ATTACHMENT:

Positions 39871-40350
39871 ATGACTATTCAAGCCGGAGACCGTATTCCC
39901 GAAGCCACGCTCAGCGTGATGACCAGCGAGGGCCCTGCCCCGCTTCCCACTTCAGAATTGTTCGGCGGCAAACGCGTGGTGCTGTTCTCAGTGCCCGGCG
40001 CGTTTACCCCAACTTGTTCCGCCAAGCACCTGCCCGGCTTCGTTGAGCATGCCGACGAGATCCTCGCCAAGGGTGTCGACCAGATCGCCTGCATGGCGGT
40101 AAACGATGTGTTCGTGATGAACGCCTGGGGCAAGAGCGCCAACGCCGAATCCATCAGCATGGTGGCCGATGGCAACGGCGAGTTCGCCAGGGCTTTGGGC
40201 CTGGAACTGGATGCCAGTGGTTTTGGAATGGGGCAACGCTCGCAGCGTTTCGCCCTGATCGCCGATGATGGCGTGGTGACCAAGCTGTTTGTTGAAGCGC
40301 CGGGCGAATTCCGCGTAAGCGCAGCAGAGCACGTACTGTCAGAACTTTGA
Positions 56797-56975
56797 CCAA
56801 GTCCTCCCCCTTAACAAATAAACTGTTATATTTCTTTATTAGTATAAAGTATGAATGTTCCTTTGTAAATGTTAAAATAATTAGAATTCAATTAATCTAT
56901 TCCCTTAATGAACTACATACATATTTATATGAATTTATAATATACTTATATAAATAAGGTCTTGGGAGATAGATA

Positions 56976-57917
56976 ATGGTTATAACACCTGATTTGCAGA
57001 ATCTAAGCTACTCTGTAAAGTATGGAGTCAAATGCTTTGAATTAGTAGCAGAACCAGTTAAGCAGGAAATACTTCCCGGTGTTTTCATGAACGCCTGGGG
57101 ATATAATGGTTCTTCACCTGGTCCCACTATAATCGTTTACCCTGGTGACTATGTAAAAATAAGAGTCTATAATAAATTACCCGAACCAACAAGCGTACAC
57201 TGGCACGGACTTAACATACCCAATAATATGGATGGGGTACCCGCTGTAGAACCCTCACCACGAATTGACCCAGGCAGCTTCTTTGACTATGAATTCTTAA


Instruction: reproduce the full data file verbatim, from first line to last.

Positions 39871-40350
39871 ATGACTATTCAAGCCGGAGACCGTATTCCC
39901 GAAGCCACGCTCAGCGTGATGACCAGCGAGGGCCCTGCCCCGCTTCCCACTTCAGAATTGTTCGGCGGCAAACGCGTGGTGCTGTTCTCAGTGCCCGGCG
40001 CGTTTACCCCAACTTGTTCCGCCAAGCACCTGCCCGGCTTCGTTGAGCATGCCGACGAGATCCTCGCCAAGGGTGTCGACCAGATCGCCTGCATGGCGGT
40101 AAACGATGTGTTCGTGATGAACGCCTGGGGCAAGAGCGCCAACGCCGAATCCATCAGCATGGTGGCCGATGGCAACGGCGAGTTCGCCAGGGCTTTGGGC
40201 CTGGAACTGGATGCCAGTGGTTTTGGAATGGGGCAACGCTCGCAGCGTTTCGCCCTGATCGCCGATGATGGCGTGGTGACCAAGCTGTTTGTTGAAGCGC
40301 CGGGCGAATTCCGCGTAAGCGCAGCAGAGCACGTACTGTCAGAACTTTGA
Positions 56797-56975
56797 CCAA
56801 GTCCTCCCCCTTAACAAATAAACTGTTATATTTCTTTATTAGTATAAAGTATGAATGTTCCTTTGTAAATGTTAAAATAATTAGAATTCAATTAATCTAT
56901 TCCCTTAATGAACTACATACATATTTATATGAATTTATAATATACTTATATAAATAAGGTCTTGGGAGATAGATA

Positions 56976-57917
56976 ATGGTTATAACACCTGATTTGCAGA
57001 ATCTAAGCTACTCTGTAAAGTATGGAGTCAAATGCTTTGAATTAGTAGCAGAACCAGTTAAGCAGGAAATACTTCCCGGTGTTTTCATGAACGCCTGGGG
57101 ATATAATGGTTCTTCACCTGGTCCCACTATAATCGTTTACCCTGGTGACTATGTAAAAATAAGAGTCTATAATAAATTACCCGAACCAACAAGCGTACAC
57201 TGGCACGGACTTAACATACCCAATAATATGGATGGGGTACCCGCTGTAGAACCCTCACCACGAATTGACCCAGGCAGCTTCTTTGACTATGAATTCTTAA